Ethical issues highlighted in the score table
We tweaked our environmental reporting criteria for this guide and as a result some companies have lost marks when previously they did well, for example Social Supermarket and Big Green Smile.
Small companies can generally get a best rating if they specialise in products which are of environmental benefit. But here we also demanded that they place requirements on their suppliers to reduce their own environmental impacts. We thought this was justified because most of the retailers in this guide market themselves as ethical – three of them have ‘green’ in their names – and supply chains are where the vast majority of environmental impacts take place for consumer companies, typically 90%.
Using the new criteria, five of the small retailers received a best rating for environmental reporting: Veo, Wearth, Green Stationery, Shared Earth and Ethical Shop.
Many of those who received a worst rating were also taking actions to reduce their environmental impacts by cutting packaging or stocking plastic-free and vegan products. Big Green Smile moved its warehouse to reduce its mileage and Green Tulip has stopped sending out paperwork in its orders. These are positive steps, but as they are taking place in the companies’ own operations rather than in their supply chains they are relatively less effective.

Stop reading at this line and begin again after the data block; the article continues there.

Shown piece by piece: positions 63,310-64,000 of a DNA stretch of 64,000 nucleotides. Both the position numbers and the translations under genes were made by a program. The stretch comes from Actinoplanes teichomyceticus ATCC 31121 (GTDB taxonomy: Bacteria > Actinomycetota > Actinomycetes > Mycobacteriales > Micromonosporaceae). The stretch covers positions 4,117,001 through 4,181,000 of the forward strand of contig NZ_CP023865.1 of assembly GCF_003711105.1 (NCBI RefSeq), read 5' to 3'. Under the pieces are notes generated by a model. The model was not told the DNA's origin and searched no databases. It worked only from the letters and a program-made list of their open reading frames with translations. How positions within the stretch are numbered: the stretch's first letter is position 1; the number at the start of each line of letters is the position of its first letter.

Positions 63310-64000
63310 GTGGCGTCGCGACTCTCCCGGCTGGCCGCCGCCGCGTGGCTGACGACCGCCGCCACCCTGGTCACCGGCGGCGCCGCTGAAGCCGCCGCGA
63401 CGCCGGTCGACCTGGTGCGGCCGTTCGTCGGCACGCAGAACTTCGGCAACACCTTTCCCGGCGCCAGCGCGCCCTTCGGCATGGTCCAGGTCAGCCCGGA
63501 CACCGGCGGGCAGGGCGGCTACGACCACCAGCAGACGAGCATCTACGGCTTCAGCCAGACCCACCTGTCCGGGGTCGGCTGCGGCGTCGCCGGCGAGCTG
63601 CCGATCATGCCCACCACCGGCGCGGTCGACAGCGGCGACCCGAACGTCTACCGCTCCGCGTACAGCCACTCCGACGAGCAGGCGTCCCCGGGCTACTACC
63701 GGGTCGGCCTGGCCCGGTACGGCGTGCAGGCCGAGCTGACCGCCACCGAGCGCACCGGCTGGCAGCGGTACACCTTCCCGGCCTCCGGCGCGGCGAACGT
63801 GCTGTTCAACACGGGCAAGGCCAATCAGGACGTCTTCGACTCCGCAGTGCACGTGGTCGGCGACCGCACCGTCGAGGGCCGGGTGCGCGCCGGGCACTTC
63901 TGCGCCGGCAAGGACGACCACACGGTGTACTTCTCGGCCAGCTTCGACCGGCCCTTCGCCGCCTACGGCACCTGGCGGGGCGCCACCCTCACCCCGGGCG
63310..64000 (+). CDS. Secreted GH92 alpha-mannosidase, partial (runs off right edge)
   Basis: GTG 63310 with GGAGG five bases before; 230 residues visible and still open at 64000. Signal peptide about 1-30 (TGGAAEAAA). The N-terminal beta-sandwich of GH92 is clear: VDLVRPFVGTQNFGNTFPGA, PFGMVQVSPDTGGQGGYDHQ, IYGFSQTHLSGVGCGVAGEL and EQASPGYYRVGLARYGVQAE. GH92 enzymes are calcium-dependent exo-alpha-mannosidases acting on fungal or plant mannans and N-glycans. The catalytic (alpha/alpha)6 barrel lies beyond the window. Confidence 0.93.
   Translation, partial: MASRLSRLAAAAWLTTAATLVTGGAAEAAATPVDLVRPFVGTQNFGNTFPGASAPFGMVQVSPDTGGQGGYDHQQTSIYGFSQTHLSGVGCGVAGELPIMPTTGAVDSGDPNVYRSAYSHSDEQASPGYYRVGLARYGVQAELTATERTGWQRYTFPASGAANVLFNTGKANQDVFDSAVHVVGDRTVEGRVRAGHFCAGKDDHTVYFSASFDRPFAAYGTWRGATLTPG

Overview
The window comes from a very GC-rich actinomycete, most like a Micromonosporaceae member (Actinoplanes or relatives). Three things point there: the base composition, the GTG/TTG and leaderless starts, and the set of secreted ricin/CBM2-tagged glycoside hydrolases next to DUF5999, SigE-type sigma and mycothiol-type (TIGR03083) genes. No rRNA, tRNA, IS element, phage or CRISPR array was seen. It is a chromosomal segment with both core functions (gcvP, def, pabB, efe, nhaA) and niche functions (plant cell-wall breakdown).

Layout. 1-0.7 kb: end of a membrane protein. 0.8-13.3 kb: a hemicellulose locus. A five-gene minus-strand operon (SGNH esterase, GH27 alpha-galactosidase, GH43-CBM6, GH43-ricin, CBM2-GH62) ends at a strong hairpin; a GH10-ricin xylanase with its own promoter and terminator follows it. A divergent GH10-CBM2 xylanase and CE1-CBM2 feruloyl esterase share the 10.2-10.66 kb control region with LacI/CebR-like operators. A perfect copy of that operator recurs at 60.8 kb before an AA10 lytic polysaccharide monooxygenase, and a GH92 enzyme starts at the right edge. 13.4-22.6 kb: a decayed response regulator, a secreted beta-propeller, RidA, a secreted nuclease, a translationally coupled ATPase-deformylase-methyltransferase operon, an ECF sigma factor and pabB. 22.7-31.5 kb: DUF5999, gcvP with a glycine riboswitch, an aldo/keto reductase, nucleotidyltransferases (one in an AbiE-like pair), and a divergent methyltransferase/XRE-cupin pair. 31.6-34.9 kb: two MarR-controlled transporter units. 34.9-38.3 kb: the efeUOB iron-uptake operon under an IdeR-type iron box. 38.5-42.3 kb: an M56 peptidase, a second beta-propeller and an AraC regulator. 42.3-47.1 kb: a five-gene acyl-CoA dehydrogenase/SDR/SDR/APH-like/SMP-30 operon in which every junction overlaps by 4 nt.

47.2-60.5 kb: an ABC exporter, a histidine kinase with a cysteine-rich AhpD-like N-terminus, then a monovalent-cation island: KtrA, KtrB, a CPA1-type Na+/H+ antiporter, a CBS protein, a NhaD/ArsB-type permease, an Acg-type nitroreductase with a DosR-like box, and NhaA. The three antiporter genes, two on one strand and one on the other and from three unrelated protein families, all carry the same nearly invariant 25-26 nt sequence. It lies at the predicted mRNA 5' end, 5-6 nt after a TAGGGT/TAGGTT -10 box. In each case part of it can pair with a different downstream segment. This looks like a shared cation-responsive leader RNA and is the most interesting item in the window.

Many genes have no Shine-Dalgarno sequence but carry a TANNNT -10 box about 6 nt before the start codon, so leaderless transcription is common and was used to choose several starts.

Carbon management and reporting
There are seven large companies in this guide and none of them achieved a best rating for carbon management as they didn’t sufficiently show that they were taking meaningful steps to cut their climate emissions; they didn't report on their emissions including in their supply chains or have a decent reduction target.
Five of them: John Lewis, eBay, Amnesty Shop, Oxfam and Electrofarm, received a middle rating as they were taking some steps. Spark Etail and Planet Organic received a worst rating.
We put lower requirements on small companies – they just have to be taking some meaningful actions. Shared Earth, Traidcraft, Green Stationery, and Big Green Smile all were.
Several of the other small companies discussed measures they took to offset their carbon emissions, for example, one of our best buys, Wearth offset the emissions of its deliveries through support for forestry projects in Brazil and the UK. Whilst this is better than doing nothing, best practice is to avoid emissions in the first place.
Most of the small companies did achieve a middle rating, however, as they were providing a lower carbon alternative. This applied to the four companies that were 100% vegan and to Ethical Shop and Green Tulip, who stocked a large range of products that were recycled, made in the UK, and vegan.
Supply chain management
Of the large companies, only John Lewis and Oxfam achieved a best rating for Supply Chain Management, showing that they were taking steps to ensure workers’ rights in their supply chain.
Of the small retailers, Shared Earth, Traidcraft, Ethical Shop and Veo met the threshold: Shared Earth and Traidcraft because they are fair trade retailers with long-term relationships with suppliers; Ethical Shop because it required suppliers to commit to freedom of association and living wages and published its list of suppliers; and Veo because it required standards to be met throughout its supply chains, not just by its immediate suppliers.